At IGHI, we apply behavioural science to design interventions that will lead to positive changes in behaviours that affect health.  

Behavioural science

Attendees at an Imperial SAID seminar

Behavioural Research

Behavioural Research in Health eXchange (BRIHX) 
Dr Gaby Judah leads the Behavioural Research In Health eXchange (BRIHX) seminar
, a regular discussion on behavioural science and behaviour change in health.  

BRIHX is open to anyone with an interest in behavioural science in healthcare: i.e. in understanding why people behave in certain ways, or trying to change behaviour. to improve health, healthcare, or patient safety.  It aims to provide an open forum for people to present research findings, or research in progress for discussion. To present at a seminar this year, or to join the mailing list to hear about future seminars, please contact Gaby Judah. 

Behavioural Research in Health Group (BRIHG) 

We are a group of researchers who apply behavioural sciences to understand and address a broad range of challenges in health and healthcare. The application of behavioural science theories and methods allows understanding of the underlying barriers and facilitators to the behaviour, so that interventions can be designed to addressed these in an effective way. The group meets to provide practical and academic support for researchers in IGHI working on behavioural science.    

Researchers in the group work on a variety of behaviours, such as increasing cancer screening uptake, improving medication adherence, improving hand hygiene in hospitals, and reducing the environmental impact of healthcare.  

The Behavioural Research in Health Group (BRIHG) is led by Dr Gaby Judah.

People sit at table with bird house props, at IGHI's Helix Centre: Anna, Clare and GP (Left to right)

Change Lab

The Change Lab is a collaboration between the IGHI, the NHS (Imperial College NHS Healthcare Trust – ICHT) and the Behavioural Insights Team (BIT - a global social purpose organisation). This collaboration allows the Change Lab to address the most important safety and strategic priorities within healthcare.

The team at the Change Lab works closely with key stakeholders to understand the determinants of the target behaviour, co-design behavioural science informed interventions  and evaluate them robustly and pragmatically in the field. This process of co-design with key stakeholders improves the chance of successful behaviourally informed interventions being adopted at scale.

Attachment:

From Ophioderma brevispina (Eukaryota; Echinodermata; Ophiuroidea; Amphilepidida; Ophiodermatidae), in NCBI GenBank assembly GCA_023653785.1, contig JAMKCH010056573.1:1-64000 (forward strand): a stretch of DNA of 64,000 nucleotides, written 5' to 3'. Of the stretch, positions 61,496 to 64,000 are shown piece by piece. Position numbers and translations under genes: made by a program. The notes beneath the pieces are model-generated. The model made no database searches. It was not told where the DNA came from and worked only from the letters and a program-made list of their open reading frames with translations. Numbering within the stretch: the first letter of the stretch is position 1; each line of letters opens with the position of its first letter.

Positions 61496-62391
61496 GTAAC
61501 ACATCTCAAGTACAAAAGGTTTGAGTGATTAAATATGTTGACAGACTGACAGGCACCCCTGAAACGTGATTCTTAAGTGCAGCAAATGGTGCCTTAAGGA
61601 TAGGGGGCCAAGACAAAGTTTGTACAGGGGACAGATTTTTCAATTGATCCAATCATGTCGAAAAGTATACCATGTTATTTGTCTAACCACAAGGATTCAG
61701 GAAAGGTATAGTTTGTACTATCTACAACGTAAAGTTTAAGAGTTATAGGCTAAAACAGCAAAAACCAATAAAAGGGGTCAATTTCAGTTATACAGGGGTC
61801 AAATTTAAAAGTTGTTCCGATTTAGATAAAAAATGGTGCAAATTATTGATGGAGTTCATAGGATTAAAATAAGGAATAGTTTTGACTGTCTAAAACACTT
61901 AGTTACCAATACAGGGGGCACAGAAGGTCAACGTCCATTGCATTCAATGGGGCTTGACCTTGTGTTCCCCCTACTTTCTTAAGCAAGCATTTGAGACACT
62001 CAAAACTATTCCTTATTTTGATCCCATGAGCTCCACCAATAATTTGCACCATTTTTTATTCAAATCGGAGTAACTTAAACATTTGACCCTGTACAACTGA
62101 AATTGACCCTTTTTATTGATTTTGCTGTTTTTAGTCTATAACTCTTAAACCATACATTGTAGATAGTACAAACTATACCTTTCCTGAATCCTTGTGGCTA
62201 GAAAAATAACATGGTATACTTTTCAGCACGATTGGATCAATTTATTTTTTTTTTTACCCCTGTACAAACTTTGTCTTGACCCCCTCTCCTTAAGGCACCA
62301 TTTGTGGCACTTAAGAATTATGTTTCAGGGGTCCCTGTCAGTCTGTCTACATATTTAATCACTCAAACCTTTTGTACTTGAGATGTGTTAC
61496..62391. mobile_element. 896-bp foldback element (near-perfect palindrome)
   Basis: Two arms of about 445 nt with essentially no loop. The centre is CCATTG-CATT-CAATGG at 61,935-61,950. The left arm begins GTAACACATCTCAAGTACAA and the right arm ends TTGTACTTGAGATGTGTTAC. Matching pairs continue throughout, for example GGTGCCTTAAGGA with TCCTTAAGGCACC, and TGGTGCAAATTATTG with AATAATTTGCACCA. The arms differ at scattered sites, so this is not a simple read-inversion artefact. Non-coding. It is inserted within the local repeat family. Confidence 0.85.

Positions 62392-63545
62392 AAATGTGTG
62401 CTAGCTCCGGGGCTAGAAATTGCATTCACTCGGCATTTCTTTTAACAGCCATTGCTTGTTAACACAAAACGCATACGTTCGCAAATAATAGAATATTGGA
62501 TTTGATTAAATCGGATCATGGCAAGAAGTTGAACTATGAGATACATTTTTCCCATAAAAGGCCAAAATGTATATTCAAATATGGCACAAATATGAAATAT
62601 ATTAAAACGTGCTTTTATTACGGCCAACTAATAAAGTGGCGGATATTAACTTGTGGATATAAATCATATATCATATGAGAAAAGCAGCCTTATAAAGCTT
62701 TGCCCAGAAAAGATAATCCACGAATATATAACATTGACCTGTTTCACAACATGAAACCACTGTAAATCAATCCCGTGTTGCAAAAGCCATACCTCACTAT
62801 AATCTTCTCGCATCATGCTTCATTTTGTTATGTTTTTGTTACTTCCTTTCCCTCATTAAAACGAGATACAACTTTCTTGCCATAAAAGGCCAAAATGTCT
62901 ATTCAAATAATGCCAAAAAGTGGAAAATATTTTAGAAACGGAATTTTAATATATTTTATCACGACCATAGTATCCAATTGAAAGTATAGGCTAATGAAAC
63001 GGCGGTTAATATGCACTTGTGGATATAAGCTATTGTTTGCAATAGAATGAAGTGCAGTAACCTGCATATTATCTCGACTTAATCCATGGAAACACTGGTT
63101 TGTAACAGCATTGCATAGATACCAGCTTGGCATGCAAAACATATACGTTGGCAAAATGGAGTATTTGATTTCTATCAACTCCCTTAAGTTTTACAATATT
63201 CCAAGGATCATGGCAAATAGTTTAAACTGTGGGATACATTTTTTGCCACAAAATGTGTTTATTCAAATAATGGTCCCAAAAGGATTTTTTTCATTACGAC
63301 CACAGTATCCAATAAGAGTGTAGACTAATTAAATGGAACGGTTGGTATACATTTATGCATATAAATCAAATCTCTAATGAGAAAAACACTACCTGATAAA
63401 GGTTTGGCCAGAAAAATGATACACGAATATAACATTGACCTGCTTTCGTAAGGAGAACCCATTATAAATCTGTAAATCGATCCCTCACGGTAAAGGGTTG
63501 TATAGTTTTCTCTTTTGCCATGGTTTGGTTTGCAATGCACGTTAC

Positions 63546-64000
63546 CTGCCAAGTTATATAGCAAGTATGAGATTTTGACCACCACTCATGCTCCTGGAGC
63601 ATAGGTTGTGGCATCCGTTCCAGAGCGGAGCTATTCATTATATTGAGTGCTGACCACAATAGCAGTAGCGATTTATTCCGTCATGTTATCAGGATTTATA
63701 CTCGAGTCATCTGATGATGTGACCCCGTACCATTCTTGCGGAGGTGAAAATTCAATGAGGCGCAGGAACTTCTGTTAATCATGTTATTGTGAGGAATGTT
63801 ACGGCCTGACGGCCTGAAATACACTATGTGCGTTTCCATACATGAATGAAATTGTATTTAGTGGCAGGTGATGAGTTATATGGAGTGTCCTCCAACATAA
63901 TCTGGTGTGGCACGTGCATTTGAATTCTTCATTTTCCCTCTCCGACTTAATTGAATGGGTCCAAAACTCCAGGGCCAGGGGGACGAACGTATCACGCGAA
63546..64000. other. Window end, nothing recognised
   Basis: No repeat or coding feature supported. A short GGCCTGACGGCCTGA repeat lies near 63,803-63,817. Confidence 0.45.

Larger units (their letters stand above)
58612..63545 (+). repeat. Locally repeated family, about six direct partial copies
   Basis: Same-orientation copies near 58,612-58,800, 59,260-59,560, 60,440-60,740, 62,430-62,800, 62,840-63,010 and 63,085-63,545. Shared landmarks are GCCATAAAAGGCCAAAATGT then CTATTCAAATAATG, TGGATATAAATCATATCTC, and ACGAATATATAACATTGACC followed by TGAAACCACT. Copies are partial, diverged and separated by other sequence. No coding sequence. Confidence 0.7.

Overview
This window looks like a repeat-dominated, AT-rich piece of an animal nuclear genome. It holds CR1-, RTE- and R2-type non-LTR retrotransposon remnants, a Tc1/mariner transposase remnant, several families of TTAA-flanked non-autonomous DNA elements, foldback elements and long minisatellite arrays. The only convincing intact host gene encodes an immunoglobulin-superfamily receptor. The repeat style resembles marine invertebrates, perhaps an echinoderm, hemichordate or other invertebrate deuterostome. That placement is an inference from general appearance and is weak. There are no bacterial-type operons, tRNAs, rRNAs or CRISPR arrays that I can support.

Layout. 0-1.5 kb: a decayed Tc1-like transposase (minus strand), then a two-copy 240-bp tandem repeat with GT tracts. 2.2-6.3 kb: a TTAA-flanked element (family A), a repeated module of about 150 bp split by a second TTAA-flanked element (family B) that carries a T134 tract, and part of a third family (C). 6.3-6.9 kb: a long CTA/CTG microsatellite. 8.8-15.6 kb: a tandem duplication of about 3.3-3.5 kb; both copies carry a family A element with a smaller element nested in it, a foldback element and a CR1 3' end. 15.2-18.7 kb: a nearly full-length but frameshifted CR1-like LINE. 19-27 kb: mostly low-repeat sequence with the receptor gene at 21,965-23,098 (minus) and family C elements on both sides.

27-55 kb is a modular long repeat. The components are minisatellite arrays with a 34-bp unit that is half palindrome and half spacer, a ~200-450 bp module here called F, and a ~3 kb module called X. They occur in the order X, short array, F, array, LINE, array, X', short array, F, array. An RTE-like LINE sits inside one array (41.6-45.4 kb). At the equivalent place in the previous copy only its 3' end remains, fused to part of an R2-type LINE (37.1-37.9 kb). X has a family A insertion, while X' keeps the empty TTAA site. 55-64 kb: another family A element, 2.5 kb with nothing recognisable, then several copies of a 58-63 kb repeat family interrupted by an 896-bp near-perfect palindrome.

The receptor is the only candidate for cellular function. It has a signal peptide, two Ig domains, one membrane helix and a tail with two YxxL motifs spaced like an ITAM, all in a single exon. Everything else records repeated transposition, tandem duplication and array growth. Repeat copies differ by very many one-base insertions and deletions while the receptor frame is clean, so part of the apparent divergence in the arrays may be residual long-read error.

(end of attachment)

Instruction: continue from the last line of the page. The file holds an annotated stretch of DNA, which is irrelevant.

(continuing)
Recent projects at ICHT have included the improvement of barcode medication administration by nursing staff through a gain-framed feedback intervention, designing a visual prime to improve hand hygiene compliance. The Change Lab has also used behaviourally informed text messages and letters to improve uptake of COVID-19 vaccinations in NW London.

IGHI /Fleming activitiy showing person contributing to AMR sign in activity

The Fleming Initiative

The Fleming Initiative aims to protect global populations from the threat of antimicrobial resistance (AMR). It will co-locate behavioural scientists with public engagement experts, scientists and policy makers, creating an accelerated route to real-world impact and the mitigation of AMR.   

Behavioural Science within the Fleming Initiative has three main goals. The first is to understand attitudes towards AMR (both public and professional), co-design communication strategies that aim to raise awareness and change behaviours around antimicrobial use.  

The second goal is to co create a series of behaviourally informed “nudges”, in collaboration with the Behavioural Insights Team. These will each address key priorities for behaviour change related to AMR, such as completing the course of antibiotics, or only requesting them when really needed. Our first study involved the co-design of a new “name” for AMR, which is being evaluated in an online randomised controlled trial.  

The third goal is to understand and evaluate the impact of online video based content on AMR related behaviours. This workstream includes the creation of a clinician creators network (CHAIN), where engagement and the effect of releasing AMR related content will be evaluated. The workstream will also explore ways to create online content that inspires behaviour change, and trial novel ways of evaluating their real world impact.